CBO report examines carbon tax’s possible consequences
Establishing a tax on carbon would raise significant revenue for the federal government, but could have potentially serious general economic impacts, the Congressional Budget Office said in a new report.
Establishing a tax on carbon would raise significant revenue for the federal government, but could have potentially serious general economic impacts, the Congressional Budget Office said in a new report. The key question is whether short-term adverse impacts are preferable to possibly disastrous consequences of not addressing global climate change, it suggested.
“Given the inherent uncertainty of predicting the effects of climate change, and the possibility that it could trigger catastrophic effects, lawmakers might view a carbon tax as a reflection of society’s willingness to pay to reduce the risk of potentially very expensive damage in the future,” the May 22 report said.
It said neither CBO nor the staff of the congressional Joint Committee on Taxation has published an estimate of how much revenue a carbon tax might produce. CBO has estimated how much a cap-and-trade program, which is similar, would raise, it added.
In 2011, CBO said such a program established the next year that set a $20 tax for each ton of carbon dioxide emitted, and increasing by 5.6%/year thereafter, would raise nearly $1.2 trillion during its first decade. Total domestic CO2 emissions would be reduced 8% during that period, it estimated.
By raising fossil fuel costs, a carbon tax would increase manufacturing costs, resulting in higher prices which would diminish individuals’ purchasing power and reduced their inflation-adjusted wages, the report said.
It said a carbon tax’s impacts would not be evenly distributed among US households. Higher prices would consume a greater share of income for low-income households than for higher-income households, because low-income households generally spend a larger percentage of their income on emission-intensive goods, it indicated.
“Similarly, workers and investors in emission-intensive industries, who would see the largest decrease in demand for their products, would be likely to bear relatively large burdens as the economy adjusted to the tax,” the report said.
The tax’s general economic effects would depend on how its revenue was used, CBO said. Options include reducing budget deficits, decreasing marginal tax rates, or offsetting costs it would impose on certain groups, it noted. The first two of these options would reduce the tax’s total economic costs, but the third would not, it added.
The report observed that climate change resulting from higher average temperatures is a long-term problem with global causes and consequences which requires a concentrated effort by countries with the heaviest CO2 emissions to solve.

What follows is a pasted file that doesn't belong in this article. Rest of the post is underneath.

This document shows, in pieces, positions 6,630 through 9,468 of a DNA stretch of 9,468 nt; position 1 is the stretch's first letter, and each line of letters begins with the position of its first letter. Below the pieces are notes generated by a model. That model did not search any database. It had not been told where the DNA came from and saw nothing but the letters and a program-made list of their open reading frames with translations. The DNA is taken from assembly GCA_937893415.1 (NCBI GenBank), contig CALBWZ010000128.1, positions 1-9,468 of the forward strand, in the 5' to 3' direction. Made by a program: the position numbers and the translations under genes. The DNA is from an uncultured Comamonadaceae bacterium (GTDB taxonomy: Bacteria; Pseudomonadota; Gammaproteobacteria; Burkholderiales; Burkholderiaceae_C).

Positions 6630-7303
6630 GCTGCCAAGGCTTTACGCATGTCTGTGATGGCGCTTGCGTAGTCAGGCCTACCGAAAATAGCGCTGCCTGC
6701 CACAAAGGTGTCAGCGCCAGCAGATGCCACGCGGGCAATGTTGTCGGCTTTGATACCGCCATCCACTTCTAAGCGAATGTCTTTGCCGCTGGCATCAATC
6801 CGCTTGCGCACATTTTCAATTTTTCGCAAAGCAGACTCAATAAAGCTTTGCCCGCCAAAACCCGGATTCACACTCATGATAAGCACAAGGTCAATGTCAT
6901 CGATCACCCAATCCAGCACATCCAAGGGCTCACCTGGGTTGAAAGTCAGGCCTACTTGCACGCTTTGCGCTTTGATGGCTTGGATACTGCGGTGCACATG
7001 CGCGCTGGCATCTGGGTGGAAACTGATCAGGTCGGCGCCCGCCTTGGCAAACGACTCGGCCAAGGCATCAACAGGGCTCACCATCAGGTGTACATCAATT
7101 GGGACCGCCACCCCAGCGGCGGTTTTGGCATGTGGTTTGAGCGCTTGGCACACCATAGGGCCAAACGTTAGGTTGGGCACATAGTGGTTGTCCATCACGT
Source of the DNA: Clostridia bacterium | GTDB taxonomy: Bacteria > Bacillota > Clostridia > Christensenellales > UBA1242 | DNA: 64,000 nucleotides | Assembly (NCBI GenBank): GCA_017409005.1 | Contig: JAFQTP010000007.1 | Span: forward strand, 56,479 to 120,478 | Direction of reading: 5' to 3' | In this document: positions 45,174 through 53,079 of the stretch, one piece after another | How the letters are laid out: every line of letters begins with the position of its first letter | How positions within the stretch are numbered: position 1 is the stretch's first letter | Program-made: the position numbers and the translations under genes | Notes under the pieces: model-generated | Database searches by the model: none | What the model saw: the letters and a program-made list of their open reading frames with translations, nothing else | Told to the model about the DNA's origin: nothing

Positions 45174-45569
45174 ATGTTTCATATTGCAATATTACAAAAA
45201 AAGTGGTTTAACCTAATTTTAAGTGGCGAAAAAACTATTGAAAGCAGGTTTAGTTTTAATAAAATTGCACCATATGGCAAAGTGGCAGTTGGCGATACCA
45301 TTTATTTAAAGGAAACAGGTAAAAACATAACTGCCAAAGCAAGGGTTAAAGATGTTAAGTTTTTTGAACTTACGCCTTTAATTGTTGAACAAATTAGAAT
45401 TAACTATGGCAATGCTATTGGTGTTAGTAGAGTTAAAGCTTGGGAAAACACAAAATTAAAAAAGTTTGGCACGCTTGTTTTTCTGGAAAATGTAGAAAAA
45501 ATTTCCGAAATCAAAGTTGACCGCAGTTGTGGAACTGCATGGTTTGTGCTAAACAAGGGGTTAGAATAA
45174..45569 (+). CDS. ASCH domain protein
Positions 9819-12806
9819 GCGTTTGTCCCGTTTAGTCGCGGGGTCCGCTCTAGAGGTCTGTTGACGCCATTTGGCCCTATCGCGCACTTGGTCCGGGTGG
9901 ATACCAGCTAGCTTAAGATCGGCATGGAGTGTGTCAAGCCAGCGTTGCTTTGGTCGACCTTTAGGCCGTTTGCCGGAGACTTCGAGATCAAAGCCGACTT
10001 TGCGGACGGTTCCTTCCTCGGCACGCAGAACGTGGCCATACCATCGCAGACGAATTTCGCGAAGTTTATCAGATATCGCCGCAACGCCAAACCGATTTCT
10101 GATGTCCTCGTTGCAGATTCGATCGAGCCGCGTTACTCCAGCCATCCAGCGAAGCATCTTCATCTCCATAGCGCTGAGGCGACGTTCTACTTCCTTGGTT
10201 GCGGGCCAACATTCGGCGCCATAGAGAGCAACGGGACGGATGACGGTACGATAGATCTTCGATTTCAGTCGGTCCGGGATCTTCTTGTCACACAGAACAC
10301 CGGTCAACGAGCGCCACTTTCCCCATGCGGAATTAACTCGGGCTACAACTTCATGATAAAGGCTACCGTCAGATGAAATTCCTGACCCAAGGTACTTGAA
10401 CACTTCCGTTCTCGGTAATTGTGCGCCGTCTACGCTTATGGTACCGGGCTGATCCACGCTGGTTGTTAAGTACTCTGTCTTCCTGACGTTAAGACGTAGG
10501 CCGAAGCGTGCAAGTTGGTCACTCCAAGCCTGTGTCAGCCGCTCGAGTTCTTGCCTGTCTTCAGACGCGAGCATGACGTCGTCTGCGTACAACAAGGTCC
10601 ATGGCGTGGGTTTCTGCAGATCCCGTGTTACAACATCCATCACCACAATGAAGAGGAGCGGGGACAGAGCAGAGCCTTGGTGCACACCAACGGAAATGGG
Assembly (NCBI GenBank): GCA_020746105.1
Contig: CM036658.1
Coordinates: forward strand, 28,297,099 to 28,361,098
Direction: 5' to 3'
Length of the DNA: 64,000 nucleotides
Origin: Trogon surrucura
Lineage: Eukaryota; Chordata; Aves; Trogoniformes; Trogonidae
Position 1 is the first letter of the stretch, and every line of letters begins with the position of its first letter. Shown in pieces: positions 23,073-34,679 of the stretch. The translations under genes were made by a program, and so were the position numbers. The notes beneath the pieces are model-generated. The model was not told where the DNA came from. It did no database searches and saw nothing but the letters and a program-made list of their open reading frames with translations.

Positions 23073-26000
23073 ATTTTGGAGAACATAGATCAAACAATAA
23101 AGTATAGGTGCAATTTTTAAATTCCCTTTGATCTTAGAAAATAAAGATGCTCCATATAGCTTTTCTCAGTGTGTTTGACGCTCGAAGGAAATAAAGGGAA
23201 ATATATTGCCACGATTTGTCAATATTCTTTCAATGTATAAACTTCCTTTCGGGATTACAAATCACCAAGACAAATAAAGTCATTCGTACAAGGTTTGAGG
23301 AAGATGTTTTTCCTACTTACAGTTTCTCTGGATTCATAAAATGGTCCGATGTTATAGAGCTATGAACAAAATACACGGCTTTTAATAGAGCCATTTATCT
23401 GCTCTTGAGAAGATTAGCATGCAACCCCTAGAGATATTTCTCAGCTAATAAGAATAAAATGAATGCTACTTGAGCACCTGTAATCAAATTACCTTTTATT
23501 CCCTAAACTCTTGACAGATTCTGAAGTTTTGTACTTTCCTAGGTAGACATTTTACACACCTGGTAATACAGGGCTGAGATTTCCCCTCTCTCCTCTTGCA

It said estimates of carbon emissions’ potential social costs vary widely, with the highest occurring when researchers attach significant weight to long-term outcomes, and incorporate a small probability that climate change damage could increase sharply in the future, causing very large—or even catastrophic—losses.
Congressional responses to the report varied. US Reps. Henry A. Waxman (D-Calif.), the House Energy and Commerce Committee’s ranking minority member, and Bobby Rush (D-Ill.), who holds that position on the committee’s Energy and Power Subcommittee, asked the full committee’s chairman, Rep. Fred Upton (R-Mich.), on May 29 to schedule a hearing on the potential climate impacts of not controlling carbon emissions.
But David Vitter (R-La.), the US Senate Environment and Public Works Committee’s ranking minority member, said on May 23 that CBO’s report warned costs would be substantial and generally ineffective without more countries’ cooperation.
“You always hear proponents talk about regulating or taxing carbon dioxide, but you never hear them address the consequences of how it would increase the cost of energy for those least able to afford it, or the detrimental effects on domestic manufacturing and jobs,” he maintained.
An official from one oil and gas association also responded. A spokeswoman for the American Fuel & Petrochemical Manufacturers told OGJ on May 29 that CBO’s report showed what the group has always said: that carbon taxes “would be a regressive albatross on a recovering economy.
“Innovation in domestic energy production is leading the way by attracting high paying manufacturing jobs back to the United States, and the US should not put those jobs at risk for a policy proposal that will do next to nothing to curb global greenhouse gas emissions,” she continued. “This report is yet more evidence that 58 senators were right when they voted to reject carbon taxes earlier this year.”
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